The Art of Summer

The Art of Summer
By Dr. Glenn Fox, C4 Foundation Chief Science Officer
The American summer is sacred for all. In our younger years, summer meant delicious reprieve from boring schoolwork and repetition. In adult years it means family getaways, vacations short and long, hikes and camping, and whatever we can do to enjoy the lengthy afternoons. 
But there is an art to such freedom. The art comes from setting our intention to make the absolute very best of this time. In our spare time, how many of us still find our way to the email inbox, scrolling through social media, or watching TV? None of this will amount to any kind of memory, and certainly will not help us sleep soundly knowing we put in a full day. Let us all be intentional to ditch the screen and get some genuine fun.
The C4 Ranch is a place for the art of summer. Paradoxically, a lot of hard work goes into creating good experiences. The same discipline that helps us excel in work or parenting, is also needed to be deliberate about our recreation. The C4 F.R.O.G. program is not just about sending people to the ranch with open ended time (well, some of that of course), but it is about setting the path to the right place at the right time — catching the legendary Orlando’s Point sunset after a good hike, sharing a dawn memory at one of the Appreciation Stations in the woods, grilling out after a long hike. All these great memories come from intentional planning, nature’s beauty, and a dash of spontaneity.
Whether you are at the C4 Ranch, or in the office, here are a couple of tips to master the art of summer:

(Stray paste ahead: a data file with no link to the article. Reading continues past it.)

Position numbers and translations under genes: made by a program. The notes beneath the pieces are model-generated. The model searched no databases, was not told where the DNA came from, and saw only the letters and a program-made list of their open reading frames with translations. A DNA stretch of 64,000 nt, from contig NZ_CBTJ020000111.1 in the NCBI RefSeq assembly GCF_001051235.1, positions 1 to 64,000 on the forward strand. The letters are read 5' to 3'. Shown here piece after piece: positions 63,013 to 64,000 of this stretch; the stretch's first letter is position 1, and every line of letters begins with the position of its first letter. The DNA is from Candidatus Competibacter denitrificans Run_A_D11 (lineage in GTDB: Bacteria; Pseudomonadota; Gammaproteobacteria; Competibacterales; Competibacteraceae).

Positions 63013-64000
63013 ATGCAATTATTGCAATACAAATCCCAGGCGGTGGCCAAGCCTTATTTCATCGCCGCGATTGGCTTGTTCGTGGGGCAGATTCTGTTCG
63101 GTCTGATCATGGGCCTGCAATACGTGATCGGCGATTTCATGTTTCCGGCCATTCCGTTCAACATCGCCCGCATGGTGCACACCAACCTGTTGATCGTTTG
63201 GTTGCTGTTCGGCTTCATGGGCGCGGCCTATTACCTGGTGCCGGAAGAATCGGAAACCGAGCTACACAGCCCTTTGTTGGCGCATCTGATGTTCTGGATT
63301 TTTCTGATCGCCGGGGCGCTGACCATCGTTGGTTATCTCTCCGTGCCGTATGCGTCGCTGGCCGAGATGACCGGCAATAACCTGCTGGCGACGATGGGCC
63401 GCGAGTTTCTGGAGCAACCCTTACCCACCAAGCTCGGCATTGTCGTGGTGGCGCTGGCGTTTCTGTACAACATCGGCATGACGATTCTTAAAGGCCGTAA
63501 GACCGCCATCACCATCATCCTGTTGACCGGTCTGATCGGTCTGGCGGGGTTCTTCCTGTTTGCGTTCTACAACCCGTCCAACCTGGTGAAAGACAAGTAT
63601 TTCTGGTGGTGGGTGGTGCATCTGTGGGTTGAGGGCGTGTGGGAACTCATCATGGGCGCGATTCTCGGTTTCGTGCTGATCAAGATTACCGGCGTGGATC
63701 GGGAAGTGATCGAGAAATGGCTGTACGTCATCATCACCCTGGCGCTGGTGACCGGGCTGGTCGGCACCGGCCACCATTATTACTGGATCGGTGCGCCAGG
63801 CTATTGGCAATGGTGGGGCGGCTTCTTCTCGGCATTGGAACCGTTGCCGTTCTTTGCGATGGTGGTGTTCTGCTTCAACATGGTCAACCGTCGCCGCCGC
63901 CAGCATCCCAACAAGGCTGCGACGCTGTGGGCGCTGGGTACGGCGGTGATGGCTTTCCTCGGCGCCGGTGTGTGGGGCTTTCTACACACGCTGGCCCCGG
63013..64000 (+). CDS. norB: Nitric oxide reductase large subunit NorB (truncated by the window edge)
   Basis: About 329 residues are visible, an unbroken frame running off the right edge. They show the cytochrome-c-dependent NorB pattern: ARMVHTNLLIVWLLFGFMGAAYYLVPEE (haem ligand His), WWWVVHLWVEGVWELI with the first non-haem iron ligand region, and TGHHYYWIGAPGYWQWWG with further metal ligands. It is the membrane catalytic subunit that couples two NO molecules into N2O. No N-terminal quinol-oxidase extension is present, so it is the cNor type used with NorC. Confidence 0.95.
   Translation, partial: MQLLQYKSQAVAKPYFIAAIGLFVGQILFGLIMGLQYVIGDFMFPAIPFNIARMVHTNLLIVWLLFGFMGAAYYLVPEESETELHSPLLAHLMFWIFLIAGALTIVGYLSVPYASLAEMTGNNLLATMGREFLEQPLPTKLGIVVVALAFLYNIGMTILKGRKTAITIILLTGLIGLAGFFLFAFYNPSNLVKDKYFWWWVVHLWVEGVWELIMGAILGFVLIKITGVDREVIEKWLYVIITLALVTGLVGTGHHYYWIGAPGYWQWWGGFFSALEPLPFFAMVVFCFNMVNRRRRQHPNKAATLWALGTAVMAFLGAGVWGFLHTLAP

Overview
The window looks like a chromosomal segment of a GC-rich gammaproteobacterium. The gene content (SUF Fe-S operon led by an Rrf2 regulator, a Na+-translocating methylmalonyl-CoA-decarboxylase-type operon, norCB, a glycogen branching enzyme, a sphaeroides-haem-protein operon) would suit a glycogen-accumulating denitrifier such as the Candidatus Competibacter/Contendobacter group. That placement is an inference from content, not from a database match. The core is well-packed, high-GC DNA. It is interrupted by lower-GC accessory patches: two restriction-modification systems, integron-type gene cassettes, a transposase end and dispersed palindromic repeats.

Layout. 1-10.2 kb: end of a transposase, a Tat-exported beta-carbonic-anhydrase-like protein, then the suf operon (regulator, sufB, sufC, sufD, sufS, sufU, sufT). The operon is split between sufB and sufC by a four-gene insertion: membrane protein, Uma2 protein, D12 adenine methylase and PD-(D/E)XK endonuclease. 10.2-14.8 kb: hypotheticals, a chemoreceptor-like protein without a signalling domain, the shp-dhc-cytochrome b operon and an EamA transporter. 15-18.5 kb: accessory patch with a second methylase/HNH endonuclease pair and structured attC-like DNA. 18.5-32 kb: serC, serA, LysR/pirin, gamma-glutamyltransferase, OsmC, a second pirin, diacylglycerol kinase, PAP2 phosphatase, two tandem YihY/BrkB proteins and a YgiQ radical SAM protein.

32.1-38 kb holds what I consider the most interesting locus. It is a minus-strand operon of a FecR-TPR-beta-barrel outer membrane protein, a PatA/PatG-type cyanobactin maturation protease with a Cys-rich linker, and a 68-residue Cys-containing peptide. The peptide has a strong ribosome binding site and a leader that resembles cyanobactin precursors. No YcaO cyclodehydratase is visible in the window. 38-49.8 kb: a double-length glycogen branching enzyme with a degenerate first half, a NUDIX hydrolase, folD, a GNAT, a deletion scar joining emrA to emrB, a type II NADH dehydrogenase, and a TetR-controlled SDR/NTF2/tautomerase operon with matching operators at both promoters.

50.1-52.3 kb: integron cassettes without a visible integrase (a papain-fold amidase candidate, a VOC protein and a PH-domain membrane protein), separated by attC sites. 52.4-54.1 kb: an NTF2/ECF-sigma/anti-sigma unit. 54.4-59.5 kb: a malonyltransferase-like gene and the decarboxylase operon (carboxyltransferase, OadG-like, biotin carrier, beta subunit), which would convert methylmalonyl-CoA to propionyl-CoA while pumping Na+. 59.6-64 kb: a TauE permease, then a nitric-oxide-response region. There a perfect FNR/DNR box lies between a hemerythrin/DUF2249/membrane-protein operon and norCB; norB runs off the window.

1. Right now, write down three things you look forward to in the next day, week, or month. 
2. Set the time aside on your calendar and share it with a partner to hold you strictly accountable, same as for any important meeting. Set aside time for simple things like working out, movie watching, etc., as well as for bigger things such as overnight visits, day trips, etc. Where possible, put down a reservation or pay for an experience ahead of time to fully commit yourself.
3. Notice the time spent frittering away on the internet, and instead of half-working/half-playing, try to swing fully into either work or play with no in-between. 
It is not so important that we need to go hard all the time during summer, but that we take time to be intentional about creating a few great memories for this ever so short time span. That’s enough to remember every summer’s freedom fondly, and to participate in one of America’s greatest traditions.
Written by Glenn R. Fox, PhD, Chief Scientific Officer, The C4 Foundation